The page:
Our performance coaches work in small group settings or team based groups to provide our clients with first class coaching mobility and flexibility drills, power and strength exercises, speed development, and conditioning training. Our coaches will instruct, demonstrate, and correct our clients through an extensive warm up process that will help facilitate increased range of motion through the ankle, hip, and upper back. Mobility in these areas help improve sprinting mechanics and first step quickness as well as jumping ability. Good range of motion through the upper back and shoulders will promote healthy shoulder function which in turn can aid in better overhead strength in serving, hitting, setting, or blocking.

Our warm up will also include exercises to provide attention to activate typically weak muscles in the posterior chain and hips. Basic movements done repetitively can assist in the activation of the glutes, hamstrings, adductors, and quads which help balance the knee joint promoting a healthier knee. We do this earlier on so our athletes are moving through the beginning of their workout efficiently and appropriately. After our warm up phase we begin to teach our clients how to create power through a series of different drills whether it be utilizing medicine balls, kettle bells, or their own body weight through jump mechanics. Finally, we finish with a strength circuit.

For volleyball players we would focus a lot on single leg strength to help promote stability in the knee. Loosely speaking, the stronger the leg the more power it can create, it also helps in force absorption and controlling body position, which is where ACLs can really take a hit if the body isn't equipped to handle the torque. We will pay special attention to their upper back strength as well to provide stability to their shoulders. A strong upper back will allow better posture in overhead positions and faster ball speed. Leg strength and upper back strength are good for improving performance as well as preventing injury but it does become moot if the part of the body connecting the two is not as strong, the core. We will teach our athletes how to engage their core and brace themselves when running, jumping, stretching, standing, sitting, squatting, doing push-ups, or doing direct core work. If this area is weak no matter how strong one half of the body is the transfer of force will not be as great, and that will diminish the performance.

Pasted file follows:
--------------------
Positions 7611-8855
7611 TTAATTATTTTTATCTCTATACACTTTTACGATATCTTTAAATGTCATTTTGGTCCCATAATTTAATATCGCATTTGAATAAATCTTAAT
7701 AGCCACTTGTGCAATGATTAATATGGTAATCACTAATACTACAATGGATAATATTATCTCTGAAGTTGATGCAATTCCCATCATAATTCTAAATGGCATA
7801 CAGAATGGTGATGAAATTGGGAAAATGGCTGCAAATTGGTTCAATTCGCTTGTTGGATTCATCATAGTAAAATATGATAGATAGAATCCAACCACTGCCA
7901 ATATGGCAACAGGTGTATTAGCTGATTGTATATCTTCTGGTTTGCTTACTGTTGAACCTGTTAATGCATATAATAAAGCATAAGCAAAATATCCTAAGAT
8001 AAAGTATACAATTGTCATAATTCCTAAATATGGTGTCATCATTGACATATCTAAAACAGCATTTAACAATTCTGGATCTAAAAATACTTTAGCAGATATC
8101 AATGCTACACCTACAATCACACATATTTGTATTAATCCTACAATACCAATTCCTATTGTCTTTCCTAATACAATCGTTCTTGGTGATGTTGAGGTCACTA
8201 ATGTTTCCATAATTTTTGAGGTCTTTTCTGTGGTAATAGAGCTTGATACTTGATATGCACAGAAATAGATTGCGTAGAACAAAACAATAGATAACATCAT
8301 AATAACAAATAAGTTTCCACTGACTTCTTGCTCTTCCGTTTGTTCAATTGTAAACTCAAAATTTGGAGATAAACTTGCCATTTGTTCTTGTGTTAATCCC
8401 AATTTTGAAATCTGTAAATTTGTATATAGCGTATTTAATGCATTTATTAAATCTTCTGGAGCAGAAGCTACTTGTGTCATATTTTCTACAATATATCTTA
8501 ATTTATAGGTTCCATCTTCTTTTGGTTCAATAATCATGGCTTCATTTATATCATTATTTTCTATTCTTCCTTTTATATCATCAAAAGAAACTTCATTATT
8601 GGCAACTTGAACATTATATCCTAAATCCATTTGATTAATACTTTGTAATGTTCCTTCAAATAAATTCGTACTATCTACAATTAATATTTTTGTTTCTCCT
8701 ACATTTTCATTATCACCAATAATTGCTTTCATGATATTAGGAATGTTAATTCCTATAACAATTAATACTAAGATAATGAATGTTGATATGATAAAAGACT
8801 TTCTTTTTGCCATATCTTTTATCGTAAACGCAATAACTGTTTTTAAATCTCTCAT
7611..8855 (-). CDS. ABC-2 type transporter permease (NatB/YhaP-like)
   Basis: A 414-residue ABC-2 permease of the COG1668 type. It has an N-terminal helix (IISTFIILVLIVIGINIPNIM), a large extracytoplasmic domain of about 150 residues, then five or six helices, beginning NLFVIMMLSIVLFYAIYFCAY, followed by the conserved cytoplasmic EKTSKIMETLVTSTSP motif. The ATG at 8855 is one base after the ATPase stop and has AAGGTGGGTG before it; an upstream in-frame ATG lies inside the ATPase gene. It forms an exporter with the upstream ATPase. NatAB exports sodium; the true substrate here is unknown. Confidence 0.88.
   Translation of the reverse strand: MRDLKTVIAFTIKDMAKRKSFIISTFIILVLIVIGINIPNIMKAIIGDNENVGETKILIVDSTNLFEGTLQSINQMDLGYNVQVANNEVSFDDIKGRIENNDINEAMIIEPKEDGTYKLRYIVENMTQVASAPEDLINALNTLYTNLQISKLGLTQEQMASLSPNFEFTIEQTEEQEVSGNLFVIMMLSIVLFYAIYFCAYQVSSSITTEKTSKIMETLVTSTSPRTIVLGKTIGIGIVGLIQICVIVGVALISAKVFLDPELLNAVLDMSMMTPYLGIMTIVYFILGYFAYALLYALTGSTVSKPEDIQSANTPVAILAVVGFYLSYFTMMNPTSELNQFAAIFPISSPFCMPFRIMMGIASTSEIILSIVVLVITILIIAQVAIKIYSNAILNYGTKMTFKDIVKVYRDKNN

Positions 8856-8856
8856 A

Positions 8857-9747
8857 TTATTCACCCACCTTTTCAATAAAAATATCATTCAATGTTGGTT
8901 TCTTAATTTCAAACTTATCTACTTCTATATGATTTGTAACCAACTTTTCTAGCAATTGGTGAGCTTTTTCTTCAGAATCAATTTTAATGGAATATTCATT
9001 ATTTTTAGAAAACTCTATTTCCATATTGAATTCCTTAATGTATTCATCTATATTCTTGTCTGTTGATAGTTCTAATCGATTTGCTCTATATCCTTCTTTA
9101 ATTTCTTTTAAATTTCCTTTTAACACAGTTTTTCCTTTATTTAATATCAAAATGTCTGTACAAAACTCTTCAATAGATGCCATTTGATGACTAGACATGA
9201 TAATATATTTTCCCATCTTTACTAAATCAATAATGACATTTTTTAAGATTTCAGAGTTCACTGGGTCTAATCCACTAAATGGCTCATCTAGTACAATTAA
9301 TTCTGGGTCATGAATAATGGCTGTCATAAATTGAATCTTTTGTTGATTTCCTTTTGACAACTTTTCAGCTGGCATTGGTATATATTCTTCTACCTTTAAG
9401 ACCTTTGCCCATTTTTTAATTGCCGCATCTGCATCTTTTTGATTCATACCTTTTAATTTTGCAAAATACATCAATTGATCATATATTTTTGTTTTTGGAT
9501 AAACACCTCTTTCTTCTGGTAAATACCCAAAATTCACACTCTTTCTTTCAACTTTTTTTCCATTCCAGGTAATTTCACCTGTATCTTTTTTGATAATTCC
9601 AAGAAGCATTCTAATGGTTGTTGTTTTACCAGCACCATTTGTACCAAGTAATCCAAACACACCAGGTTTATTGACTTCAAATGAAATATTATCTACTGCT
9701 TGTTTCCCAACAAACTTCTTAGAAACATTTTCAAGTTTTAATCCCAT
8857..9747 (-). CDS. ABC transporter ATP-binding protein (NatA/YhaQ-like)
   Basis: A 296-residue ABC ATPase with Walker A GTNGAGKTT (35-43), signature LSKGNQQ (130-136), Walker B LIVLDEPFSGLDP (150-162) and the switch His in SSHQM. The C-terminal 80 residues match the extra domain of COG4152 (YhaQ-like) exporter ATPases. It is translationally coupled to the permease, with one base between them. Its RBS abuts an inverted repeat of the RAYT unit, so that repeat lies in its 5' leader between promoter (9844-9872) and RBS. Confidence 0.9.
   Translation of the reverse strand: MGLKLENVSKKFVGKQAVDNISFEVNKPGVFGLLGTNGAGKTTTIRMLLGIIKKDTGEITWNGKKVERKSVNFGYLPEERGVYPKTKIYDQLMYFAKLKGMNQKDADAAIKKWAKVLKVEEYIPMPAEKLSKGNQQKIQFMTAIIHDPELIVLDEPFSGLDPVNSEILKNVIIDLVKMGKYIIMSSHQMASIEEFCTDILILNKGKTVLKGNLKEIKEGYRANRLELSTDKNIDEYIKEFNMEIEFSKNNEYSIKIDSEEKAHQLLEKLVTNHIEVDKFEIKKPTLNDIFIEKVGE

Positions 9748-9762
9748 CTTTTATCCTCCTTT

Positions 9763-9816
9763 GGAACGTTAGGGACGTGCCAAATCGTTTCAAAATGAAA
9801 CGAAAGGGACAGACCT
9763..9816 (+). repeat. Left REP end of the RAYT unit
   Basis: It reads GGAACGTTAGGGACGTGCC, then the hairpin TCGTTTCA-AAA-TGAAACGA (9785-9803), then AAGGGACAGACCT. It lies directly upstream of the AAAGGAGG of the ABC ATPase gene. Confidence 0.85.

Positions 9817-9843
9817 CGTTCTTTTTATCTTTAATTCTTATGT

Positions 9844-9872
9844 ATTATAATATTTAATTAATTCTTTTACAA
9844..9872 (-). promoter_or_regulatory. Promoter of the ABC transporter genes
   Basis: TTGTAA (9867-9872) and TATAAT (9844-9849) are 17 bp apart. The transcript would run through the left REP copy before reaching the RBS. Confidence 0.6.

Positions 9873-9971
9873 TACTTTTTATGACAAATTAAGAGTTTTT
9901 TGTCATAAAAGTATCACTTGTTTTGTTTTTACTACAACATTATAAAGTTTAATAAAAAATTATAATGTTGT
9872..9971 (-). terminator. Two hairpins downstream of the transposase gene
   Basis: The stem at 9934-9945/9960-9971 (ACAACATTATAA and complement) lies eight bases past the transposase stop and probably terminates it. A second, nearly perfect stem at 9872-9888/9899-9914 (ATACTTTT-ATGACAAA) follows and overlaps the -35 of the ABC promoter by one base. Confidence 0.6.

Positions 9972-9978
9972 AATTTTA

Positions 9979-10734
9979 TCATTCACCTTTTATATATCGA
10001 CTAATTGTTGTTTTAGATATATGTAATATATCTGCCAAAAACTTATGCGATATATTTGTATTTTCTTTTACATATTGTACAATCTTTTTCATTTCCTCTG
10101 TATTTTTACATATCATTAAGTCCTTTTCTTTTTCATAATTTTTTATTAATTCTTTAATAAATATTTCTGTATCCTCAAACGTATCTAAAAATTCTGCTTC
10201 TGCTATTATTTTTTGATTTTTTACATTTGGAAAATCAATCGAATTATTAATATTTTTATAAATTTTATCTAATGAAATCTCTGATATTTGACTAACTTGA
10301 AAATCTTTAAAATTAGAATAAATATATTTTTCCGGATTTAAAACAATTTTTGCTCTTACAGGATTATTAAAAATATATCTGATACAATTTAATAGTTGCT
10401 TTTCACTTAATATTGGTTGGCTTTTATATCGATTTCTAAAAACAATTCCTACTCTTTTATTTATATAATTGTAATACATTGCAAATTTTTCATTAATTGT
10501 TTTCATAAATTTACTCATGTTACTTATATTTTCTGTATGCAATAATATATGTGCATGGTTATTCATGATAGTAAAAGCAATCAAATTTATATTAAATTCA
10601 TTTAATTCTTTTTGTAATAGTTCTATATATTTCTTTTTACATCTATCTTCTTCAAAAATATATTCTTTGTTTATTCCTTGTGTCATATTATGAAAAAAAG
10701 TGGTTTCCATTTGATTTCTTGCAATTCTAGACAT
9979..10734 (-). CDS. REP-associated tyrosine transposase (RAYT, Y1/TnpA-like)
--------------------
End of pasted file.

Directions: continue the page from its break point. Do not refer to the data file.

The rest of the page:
At NX Level we look at the whole picture, the well being of the athlete both mentally and physically. We want our clients to not just be able to do the movements but understand why we do the movements, how to do them correctly, and then also be exceptionally good at them. It is a process that takes time, the right attitude, a lot of consistency, discipline, and hard work. I find myself saying, "if it were easy, everyone would do it." We want our athletes to enjoy it, have fun while doing it, but to never lose focus as to WHY we are doing it, to better ourselves and our teams. You don't get better by maintaining the status quo.